Over a period of many years, these success stories were invested in, and fostered, by a group of small, innovative digital culture agencies who, together, created a distinct ecology – marked in very positive ways by the variety of its approaches, the diversity of its organisational models. And yet a large number of these were disinvested into in the recent funding round. As such, we are concerned about the ongoing vibrancy of the national digital culture ecology, and seek clarification from policy-makers and funders about how this vital form of contemporary creative practice is going to be invested in, going forward.
In light of current planning for future investment projects, such as the Digital Innovation Fund, and partnerships, such as those with BBC and NESTA, we have two key questions:
i) What is the Arts Council’s policy on digital culture?
Specifically, what is Arts Council England’s understanding of where artistic practice and critical culture reside in terms of investment in digital innovation?
ii) How much of the Digital Innovation Fund will be focused on artistic practice?
We ask these questions specifically of Arts Council England, as we applaud the progressive and outward looking agenda that it adopted by placing digital, innovation and risk-taking at the heart of Achieving Great Art For Everyone. We share Arts Council England’s conviction that these are essential to artistic development, connecting with audiences and ensuring the wider relevance of the arts. We are a group of organisations who pride ourselves on setting trends, breaking new ground and engaging with groups such as technologists, scientists and the creative industries. As pioneers recognised internationally in these areas, we believe there is a great opportunity for national policy makers to go further in defining ‘digital innovation’ and ‘risk taking’, by placing creative practice at the very heart of these definitions, and thus enabling the UK to continue to lead the field internationally. We hope that you will be able to assure us that the Digital Innovation Fund will be a step in this direction.
Finally, we would also appreciate further clarification from Arts Council England regarding the recent NPO funding decisions and their impact on the digital culture ecology in the UK, and its ability to remain at the international cutting-edge. We would appreciate a statement on the new portfolio, which explains who led the process of national balancing, who led in relation to digital culture, and an explanation on what the role of peer review was in the process.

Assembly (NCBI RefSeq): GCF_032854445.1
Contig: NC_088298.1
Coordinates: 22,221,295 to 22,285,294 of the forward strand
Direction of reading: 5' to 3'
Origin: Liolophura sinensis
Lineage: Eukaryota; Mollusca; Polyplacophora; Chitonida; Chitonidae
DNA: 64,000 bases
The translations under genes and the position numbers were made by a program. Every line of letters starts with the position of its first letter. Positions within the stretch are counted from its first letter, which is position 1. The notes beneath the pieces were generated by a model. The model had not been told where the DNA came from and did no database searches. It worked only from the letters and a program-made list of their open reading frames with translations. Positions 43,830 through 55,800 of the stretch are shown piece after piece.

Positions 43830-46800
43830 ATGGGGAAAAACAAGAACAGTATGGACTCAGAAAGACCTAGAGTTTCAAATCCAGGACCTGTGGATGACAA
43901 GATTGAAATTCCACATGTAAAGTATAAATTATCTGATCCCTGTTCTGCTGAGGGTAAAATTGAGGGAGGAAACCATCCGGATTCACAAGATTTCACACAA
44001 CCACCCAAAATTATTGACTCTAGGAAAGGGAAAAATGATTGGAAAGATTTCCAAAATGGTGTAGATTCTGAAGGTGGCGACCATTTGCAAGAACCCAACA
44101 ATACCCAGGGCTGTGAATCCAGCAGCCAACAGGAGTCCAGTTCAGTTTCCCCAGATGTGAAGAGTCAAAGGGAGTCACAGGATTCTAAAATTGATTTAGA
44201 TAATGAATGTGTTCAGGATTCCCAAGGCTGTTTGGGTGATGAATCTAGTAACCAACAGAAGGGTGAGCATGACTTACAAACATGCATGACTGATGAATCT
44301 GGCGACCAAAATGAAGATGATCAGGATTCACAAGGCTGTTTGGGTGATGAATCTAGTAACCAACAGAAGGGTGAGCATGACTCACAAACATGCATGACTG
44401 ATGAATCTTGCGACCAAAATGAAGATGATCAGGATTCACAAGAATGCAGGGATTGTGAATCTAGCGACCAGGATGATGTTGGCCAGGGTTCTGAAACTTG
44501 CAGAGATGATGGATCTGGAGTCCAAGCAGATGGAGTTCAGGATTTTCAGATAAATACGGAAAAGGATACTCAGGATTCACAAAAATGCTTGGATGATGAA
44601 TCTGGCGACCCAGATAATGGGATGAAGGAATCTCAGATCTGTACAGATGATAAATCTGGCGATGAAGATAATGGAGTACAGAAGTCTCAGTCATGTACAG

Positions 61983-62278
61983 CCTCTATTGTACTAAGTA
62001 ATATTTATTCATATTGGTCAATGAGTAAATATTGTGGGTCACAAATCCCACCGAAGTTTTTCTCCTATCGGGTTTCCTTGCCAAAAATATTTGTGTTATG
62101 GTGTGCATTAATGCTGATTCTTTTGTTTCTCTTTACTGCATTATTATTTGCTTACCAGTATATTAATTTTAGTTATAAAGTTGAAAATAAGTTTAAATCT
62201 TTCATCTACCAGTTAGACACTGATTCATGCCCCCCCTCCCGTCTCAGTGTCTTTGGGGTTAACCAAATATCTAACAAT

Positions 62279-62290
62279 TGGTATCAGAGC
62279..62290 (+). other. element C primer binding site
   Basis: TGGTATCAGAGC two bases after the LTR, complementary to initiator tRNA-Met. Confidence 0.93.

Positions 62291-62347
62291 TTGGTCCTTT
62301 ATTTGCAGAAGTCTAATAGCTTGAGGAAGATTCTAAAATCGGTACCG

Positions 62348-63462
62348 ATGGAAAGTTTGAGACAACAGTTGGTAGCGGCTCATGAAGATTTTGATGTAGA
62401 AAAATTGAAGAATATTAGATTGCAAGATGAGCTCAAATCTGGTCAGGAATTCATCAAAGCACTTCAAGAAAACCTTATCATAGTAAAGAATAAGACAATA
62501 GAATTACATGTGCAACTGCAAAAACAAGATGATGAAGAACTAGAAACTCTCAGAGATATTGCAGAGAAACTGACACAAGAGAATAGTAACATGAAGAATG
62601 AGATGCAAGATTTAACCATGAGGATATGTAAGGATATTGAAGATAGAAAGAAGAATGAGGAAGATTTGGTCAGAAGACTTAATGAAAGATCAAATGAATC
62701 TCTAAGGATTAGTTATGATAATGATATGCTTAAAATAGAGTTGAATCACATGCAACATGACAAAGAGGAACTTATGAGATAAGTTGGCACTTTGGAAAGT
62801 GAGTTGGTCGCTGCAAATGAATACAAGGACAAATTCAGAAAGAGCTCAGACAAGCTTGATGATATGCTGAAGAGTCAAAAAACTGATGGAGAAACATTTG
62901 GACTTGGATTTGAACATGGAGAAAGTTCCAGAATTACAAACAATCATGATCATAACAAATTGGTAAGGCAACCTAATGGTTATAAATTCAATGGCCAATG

As a broad constituency of people we would like to express our desire to work with national policy-makers and funders on positive outcomes from the present circumstances. We look forward to your response to this letter, and look forward to establishing dialogue about the future of digital culture in the UK.
The petition is now closed, please see Andrew Nairne’s response below:
6 July 2011
Dear Council of Digital Arts (CODA),
Thank you for your open letter of the 28th April 2011 regarding the Arts Council’s approach to supporting digital arts practice, and the process we used to make our National portfolio funding decisions.
I’d first like to respond to your questions about our policy for supporting digital culture and our understanding of where artistic practice and critical culture fit into our investment.
All of the Arts Council’s policies and investment decisions will, over the next 10-years, be guided by Achieving great art for everyone, our strategic framework for the arts.
As with many areas of our 10-year strategy, our policy around the digital agenda is still being developed. We do envision that a significant proportion of our investment in the digital agenda will be based around Goal 2 of our 10-year strategy, which highlights our desire for more people to experience and be inspired by the arts. Our description of this goal directly references our intention to invest in digital technology by saying ‘we will support those artists and arts organisations presenting and promoting the arts in new and inspiring ways, including through the use of touring and digital technologies’.
The Arts Council is also strongly committed to supporting innovative artistic practice, in all media and including digital arts, and this will continue to happen through Grants for the arts, our open application lottery fund, as well as through our National portfolio investment.
We intend to actively support artists and arts organisations who are seeking to deepen engagement with and reach new audiences through digital technology, both as an arts practice and as a means to engage with audiences in new ways.